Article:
Please use this identifier to cite or link to this item: https://doi.org/10.1021/ie070795j
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dc.titleFunctionalization of titanium surfaces via controlled living radical polymerization: From antibacterial surface to surface for osteoblast adhesion
dc.contributor.authorZhang, F.
dc.contributor.authorShi, Z.L.
dc.contributor.authorChua, P.H.
dc.contributor.authorKang, E.T.
dc.contributor.authorNeoh, K.G.
dc.date.accessioned2014-06-19T06:14:17Z
dc.date.available2014-06-19T06:14:17Z
dc.date.issued2007-12-19
dc.identifier.citationZhang, F., Shi, Z.L., Chua, P.H., Kang, E.T., Neoh, K.G. (2007-12-19). Functionalization of titanium surfaces via controlled living radical polymerization: From antibacterial surface to surface for osteoblast adhesion. Industrial and Engineering Chemistry Research 46 (26) : 9077-9086. ScholarBank@NUS Repository. https://doi.org/10.1021/ie070795j
dc.identifier.issn08885885
dc.identifier.urihttp://scholarbank.nus.edu.sg/handle/10635/74601
dc.description.abstractControlled surface graft polymerizations allowed a wide range of functionalities, from antibacterial effects to cell adhesion properties, to be imparted on titanium surfaces. A trichlorosilane coupling agent, containing an atom-transfer radical polymerization (ATRP) initiator, was first immobilized on the oxidized titanium (Ti-OH) surface to cater for the surface-initiated ATRP of 2-hydroxyethyl methacrylate (HEMA). The pendant hydroxyl end groups of the grafted HEMA chains were subsequently converted into carboxyl or amine groups to allow the coupling of gentamicin, penicillin, or collagen via the carbodiimide chemistry. The functionalized Ti surfaces were characterized by X-ray photoelectron spectroscopy and assayed for antibacterial activities or cell adhesion properties. The covalently immobilized antibiotics retain the antibacterial properties, as indicated by a significant reduction in the viability of contacting Staphylococcus aureus. The collagen-immobilized surfaces, on the other hand, promote fibroblast and osteoblast cells adhesion and proliferation. Thus, the present surface-initiated living radical graft polymerization technique allows the tailoring of the Ti surface with vastly different functions and is potentially useful to the design or improvement of Ti-based biomedical implants. © 2007 American Chemical Society.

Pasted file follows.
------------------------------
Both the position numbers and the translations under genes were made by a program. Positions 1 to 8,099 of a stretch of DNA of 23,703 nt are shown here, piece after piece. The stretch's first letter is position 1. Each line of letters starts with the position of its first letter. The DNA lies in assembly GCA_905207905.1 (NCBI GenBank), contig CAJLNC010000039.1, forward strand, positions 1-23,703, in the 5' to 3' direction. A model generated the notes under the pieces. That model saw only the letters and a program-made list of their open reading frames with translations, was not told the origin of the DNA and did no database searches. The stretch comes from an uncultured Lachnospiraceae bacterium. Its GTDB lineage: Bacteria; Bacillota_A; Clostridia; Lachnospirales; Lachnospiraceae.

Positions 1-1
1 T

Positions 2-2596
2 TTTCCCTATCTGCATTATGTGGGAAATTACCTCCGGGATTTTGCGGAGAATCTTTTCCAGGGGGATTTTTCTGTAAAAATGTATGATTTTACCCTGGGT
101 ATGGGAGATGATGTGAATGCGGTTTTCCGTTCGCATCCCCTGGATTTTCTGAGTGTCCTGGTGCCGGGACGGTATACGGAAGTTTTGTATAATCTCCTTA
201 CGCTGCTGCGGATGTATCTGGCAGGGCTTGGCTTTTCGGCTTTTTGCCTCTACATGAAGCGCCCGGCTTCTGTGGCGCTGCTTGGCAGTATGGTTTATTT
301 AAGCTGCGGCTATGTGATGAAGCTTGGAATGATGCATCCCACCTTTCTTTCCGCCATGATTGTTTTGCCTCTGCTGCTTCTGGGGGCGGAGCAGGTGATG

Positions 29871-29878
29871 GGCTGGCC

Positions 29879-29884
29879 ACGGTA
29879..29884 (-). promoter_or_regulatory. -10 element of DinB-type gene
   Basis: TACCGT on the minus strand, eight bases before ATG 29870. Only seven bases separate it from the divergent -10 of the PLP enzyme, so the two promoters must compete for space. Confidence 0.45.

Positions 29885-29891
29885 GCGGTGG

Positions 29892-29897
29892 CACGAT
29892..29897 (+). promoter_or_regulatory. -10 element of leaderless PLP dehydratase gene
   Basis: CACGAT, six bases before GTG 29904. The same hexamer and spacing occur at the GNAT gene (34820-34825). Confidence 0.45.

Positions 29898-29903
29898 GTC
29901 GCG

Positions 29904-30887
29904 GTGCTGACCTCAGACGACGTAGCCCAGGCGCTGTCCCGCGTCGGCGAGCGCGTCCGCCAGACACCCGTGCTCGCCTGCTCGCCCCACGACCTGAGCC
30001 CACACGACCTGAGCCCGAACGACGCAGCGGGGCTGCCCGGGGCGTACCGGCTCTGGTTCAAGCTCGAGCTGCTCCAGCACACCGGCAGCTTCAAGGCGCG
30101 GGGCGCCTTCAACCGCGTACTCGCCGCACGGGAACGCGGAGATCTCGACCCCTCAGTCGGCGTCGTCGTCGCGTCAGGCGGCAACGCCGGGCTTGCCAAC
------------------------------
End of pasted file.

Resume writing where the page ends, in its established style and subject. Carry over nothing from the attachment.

dc.description.urihttp://libproxy1.nus.edu.sg/login?url=http://dx.doi.org/10.1021/ie070795j
dc.sourceScopus
dc.typeConference Paper
dc.contributor.departmentCHEMICAL & BIOMOLECULAR ENGINEERING
dc.description.doi10.1021/ie070795j
dc.description.sourcetitleIndustrial and Engineering Chemistry Research
dc.description.volume46
dc.description.issue26
dc.description.page9077-9086
dc.description.codenIECRE
dc.identifier.isiut000251583100034
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